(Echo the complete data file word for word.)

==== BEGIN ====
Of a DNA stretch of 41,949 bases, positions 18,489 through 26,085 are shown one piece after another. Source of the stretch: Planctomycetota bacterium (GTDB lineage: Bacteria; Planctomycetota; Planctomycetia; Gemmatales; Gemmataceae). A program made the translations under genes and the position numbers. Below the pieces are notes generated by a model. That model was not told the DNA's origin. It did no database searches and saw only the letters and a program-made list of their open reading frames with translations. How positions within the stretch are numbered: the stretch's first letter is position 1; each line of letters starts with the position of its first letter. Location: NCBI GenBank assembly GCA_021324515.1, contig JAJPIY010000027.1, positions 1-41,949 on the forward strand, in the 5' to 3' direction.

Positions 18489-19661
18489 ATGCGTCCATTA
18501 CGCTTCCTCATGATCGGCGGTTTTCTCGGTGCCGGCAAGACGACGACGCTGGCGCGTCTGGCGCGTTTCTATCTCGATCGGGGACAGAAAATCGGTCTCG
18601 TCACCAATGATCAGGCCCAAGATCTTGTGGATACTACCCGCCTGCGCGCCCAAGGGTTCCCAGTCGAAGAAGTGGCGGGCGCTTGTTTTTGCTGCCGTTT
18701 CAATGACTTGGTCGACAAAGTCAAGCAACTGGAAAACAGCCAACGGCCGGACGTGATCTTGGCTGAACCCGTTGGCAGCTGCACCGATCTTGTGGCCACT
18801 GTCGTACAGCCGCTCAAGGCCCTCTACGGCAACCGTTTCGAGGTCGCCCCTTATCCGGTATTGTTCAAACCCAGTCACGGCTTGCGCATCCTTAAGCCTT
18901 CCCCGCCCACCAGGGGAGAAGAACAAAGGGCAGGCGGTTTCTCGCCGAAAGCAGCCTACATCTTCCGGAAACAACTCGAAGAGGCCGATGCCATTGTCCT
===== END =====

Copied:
Of a DNA stretch of 41,949 bases, positions 18,489 through 26,085 are shown one piece after another. Source of the stretch: Planctomycetota bacterium (GTDB lineage: Bacteria; Planctomycetota; Planctomycetia; Gemmatales; Gemmataceae). A program made the translations under genes and the position numbers. Below the pieces are notes generated by a model. That model was not told the DNA's origin. It did no database searches and saw only the letters and a program-made list of their open reading frames with translations. How positions within the stretch are numbered: the stretch's first letter is position 1; each line of letters starts with the position of its first letter. Location: NCBI GenBank assembly GCA_021324515.1, contig JAJPIY010000027.1, positions 1-41,949 on the forward strand, in the 5' to 3' direction.

Positions 18489-19661
18489 ATGCGTCCATTA
18501 CGCTTCCTCATGATCGGCGGTTTTCTCGGTGCCGGCAAGACGACGACGCTGGCGCGTCTGGCGCGTTTCTATCTCGATCGGGGACAGAAAATCGGTCTCG
18601 TCACCAATGATCAGGCCCAAGATCTTGTGGATACTACCCGCCTGCGCGCCCAAGGGTTCCCAGTCGAAGAAGTGGCGGGCGCTTGTTTTTGCTGCCGTTT
18701 CAATGACTTGGTCGACAAAGTCAAGCAACTGGAAAACAGCCAACGGCCGGACGTGATCTTGGCTGAACCCGTTGGCAGCTGCACCGATCTTGTGGCCACT
18801 GTCGTACAGCCGCTCAAGGCCCTCTACGGCAACCGTTTCGAGGTCGCCCCTTATCCGGTATTGTTCAAACCCAGTCACGGCTTGCGCATCCTTAAGCCTT
18901 CCCCGCCCACCAGGGGAGAAGAACAAAGGGCAGGCGGTTTCTCGCCGAAAGCAGCCTACATCTTCCGGAAACAACTCGAAGAGGCCGATGCCATTGTCCT